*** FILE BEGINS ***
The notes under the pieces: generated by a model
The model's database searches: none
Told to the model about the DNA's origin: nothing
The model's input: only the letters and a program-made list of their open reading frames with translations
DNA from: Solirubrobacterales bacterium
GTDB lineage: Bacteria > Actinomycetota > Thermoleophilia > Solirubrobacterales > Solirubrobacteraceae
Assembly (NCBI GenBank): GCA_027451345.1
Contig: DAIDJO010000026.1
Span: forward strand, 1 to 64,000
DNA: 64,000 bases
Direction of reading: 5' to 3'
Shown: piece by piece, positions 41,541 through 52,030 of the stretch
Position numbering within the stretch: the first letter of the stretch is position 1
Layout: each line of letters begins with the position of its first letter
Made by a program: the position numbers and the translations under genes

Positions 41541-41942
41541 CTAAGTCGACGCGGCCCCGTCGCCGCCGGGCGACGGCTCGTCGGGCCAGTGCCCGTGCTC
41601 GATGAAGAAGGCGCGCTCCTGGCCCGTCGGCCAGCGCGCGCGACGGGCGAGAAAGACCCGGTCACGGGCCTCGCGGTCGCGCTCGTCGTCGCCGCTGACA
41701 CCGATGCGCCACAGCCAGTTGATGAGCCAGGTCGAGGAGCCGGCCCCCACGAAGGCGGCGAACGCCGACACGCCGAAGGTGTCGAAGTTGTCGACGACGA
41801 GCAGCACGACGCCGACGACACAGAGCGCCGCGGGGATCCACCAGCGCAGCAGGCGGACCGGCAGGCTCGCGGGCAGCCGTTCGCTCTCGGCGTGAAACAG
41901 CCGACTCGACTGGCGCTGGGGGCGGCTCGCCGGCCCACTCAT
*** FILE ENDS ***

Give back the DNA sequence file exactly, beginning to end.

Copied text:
The notes under the pieces: generated by a model
The model's database searches: none
Told to the model about the DNA's origin: nothing
The model's input: only the letters and a program-made list of their open reading frames with translations
DNA from: Solirubrobacterales bacterium
GTDB lineage: Bacteria > Actinomycetota > Thermoleophilia > Solirubrobacterales > Solirubrobacteraceae
Assembly (NCBI GenBank): GCA_027451345.1
Contig: DAIDJO010000026.1
Span: forward strand, 1 to 64,000
DNA: 64,000 bases
Direction of reading: 5' to 3'
Shown: piece by piece, positions 41,541 through 52,030 of the stretch
Position numbering within the stretch: the first letter of the stretch is position 1
Layout: each line of letters begins with the position of its first letter
Made by a program: the position numbers and the translations under genes

Positions 41541-41942
41541 CTAAGTCGACGCGGCCCCGTCGCCGCCGGGCGACGGCTCGTCGGGCCAGTGCCCGTGCTC
41601 GATGAAGAAGGCGCGCTCCTGGCCCGTCGGCCAGCGCGCGCGACGGGCGAGAAAGACCCGGTCACGGGCCTCGCGGTCGCGCTCGTCGTCGCCGCTGACA
41701 CCGATGCGCCACAGCCAGTTGATGAGCCAGGTCGAGGAGCCGGCCCCCACGAAGGCGGCGAACGCCGACACGCCGAAGGTGTCGAAGTTGTCGACGACGA
41801 GCAGCACGACGCCGACGACACAGAGCGCCGCGGGGATCCACCAGCGCAGCAGGCGGACCGGCAGGCTCGCGGGCAGCCGTTCGCTCTCGGCGTGAAACAG
41901 CCGACTCGACTGGCGCTGGGGGCGGCTCGCCGGCCCACTCAT